By Lauren Clark, Sep 23, 2016, 17:25 • 1 minute reading
On 19 September, California Governor Edmund G. Brown Jr. signed a bill (SB1383) that legally obliges the US state to reduce its emissions of short-lived climate pollutants (SLCPs), including hydrofluorocarbons (HFCs).
The new law establishes the nation’s harshest restrictions against super pollutants.These super pollutants – commonly referred to as short-lived climate pollutants (SLCPs) – include black carbon, fluorinated gases and methane. The bill requires a 40% reduction in HFCs and methane from 2013 levels by 2030, and a 50% reduction of black carbon in the same timeframe.
These targets are legally binding. The California Air Resources Board (CARB) must begin implementing a strategy to reduce emissions no later than 1 January 2018.
"The policies that California is implementing, if achieved worldwide, would cut the expected rate of global warming in half by 2050,” stated Professor Dr. Veerabhadran Ramanathan of the San Diego Scripps Institute of Oceanography.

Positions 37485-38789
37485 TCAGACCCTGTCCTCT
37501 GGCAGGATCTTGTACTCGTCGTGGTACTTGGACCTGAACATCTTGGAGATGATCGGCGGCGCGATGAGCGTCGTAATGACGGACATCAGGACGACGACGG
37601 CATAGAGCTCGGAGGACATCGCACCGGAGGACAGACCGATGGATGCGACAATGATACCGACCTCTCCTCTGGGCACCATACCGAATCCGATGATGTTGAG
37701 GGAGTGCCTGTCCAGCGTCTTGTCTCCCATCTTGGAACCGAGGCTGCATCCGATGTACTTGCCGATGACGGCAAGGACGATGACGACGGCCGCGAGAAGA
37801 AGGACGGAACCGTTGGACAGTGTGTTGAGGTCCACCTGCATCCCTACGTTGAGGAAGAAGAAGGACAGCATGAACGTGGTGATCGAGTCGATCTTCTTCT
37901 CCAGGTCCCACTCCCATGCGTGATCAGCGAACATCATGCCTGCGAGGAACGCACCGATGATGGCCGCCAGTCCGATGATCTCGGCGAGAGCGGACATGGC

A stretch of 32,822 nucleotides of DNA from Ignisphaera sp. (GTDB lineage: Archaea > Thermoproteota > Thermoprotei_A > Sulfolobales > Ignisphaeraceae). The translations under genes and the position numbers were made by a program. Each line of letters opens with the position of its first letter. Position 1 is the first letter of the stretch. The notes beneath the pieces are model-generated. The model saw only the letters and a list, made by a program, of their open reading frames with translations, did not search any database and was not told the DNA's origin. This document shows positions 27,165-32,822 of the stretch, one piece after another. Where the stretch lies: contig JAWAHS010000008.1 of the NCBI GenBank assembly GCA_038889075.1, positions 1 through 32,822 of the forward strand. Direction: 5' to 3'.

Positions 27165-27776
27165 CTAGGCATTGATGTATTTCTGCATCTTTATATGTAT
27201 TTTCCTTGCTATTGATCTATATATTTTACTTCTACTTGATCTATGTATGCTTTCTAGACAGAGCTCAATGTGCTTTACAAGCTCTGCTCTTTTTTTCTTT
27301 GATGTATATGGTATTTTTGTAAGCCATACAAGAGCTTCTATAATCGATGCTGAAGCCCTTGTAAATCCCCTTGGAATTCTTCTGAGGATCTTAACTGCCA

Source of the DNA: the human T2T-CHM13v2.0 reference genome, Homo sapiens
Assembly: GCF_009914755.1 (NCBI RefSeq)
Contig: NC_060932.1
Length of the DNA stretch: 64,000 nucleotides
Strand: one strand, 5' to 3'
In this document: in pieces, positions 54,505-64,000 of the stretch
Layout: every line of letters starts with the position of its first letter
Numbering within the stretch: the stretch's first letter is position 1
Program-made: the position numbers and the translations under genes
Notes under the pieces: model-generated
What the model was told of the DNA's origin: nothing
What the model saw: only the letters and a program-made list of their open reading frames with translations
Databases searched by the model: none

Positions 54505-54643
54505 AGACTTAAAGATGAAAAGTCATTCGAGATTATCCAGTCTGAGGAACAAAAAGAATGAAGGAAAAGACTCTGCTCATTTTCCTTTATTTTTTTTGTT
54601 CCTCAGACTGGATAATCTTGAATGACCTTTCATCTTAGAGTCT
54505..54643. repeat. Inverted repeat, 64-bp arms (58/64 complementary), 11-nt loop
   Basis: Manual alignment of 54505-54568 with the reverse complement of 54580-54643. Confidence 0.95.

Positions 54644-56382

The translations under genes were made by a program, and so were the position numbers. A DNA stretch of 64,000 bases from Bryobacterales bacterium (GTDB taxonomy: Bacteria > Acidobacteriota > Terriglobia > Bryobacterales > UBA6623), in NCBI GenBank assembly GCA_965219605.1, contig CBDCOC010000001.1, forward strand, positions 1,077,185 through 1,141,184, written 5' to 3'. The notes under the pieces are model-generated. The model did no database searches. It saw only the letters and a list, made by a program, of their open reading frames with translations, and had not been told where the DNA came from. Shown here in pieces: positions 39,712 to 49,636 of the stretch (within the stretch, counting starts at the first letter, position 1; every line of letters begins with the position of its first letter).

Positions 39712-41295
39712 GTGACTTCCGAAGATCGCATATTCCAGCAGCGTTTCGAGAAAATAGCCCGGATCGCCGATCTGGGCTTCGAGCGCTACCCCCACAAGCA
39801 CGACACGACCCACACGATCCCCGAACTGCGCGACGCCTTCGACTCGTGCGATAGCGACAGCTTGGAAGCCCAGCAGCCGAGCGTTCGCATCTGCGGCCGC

SB1383 was preceded by SB605, which was signed by Governor Brown in 2014. That bill directed CARB to develop a strategy to address super pollutants, which included the reduction goals that have now became a legal requirement of the recently passed SB1383. CARB is currently finalising the strategy to reduce SLCPs, including measures to cut HFCs, which it expects to publish by the end of the year.
Earlier this month California passed two other progressive bills that aim to reduce overall greenhouse gas emissions by at least 40% below 1990 levels by 2030.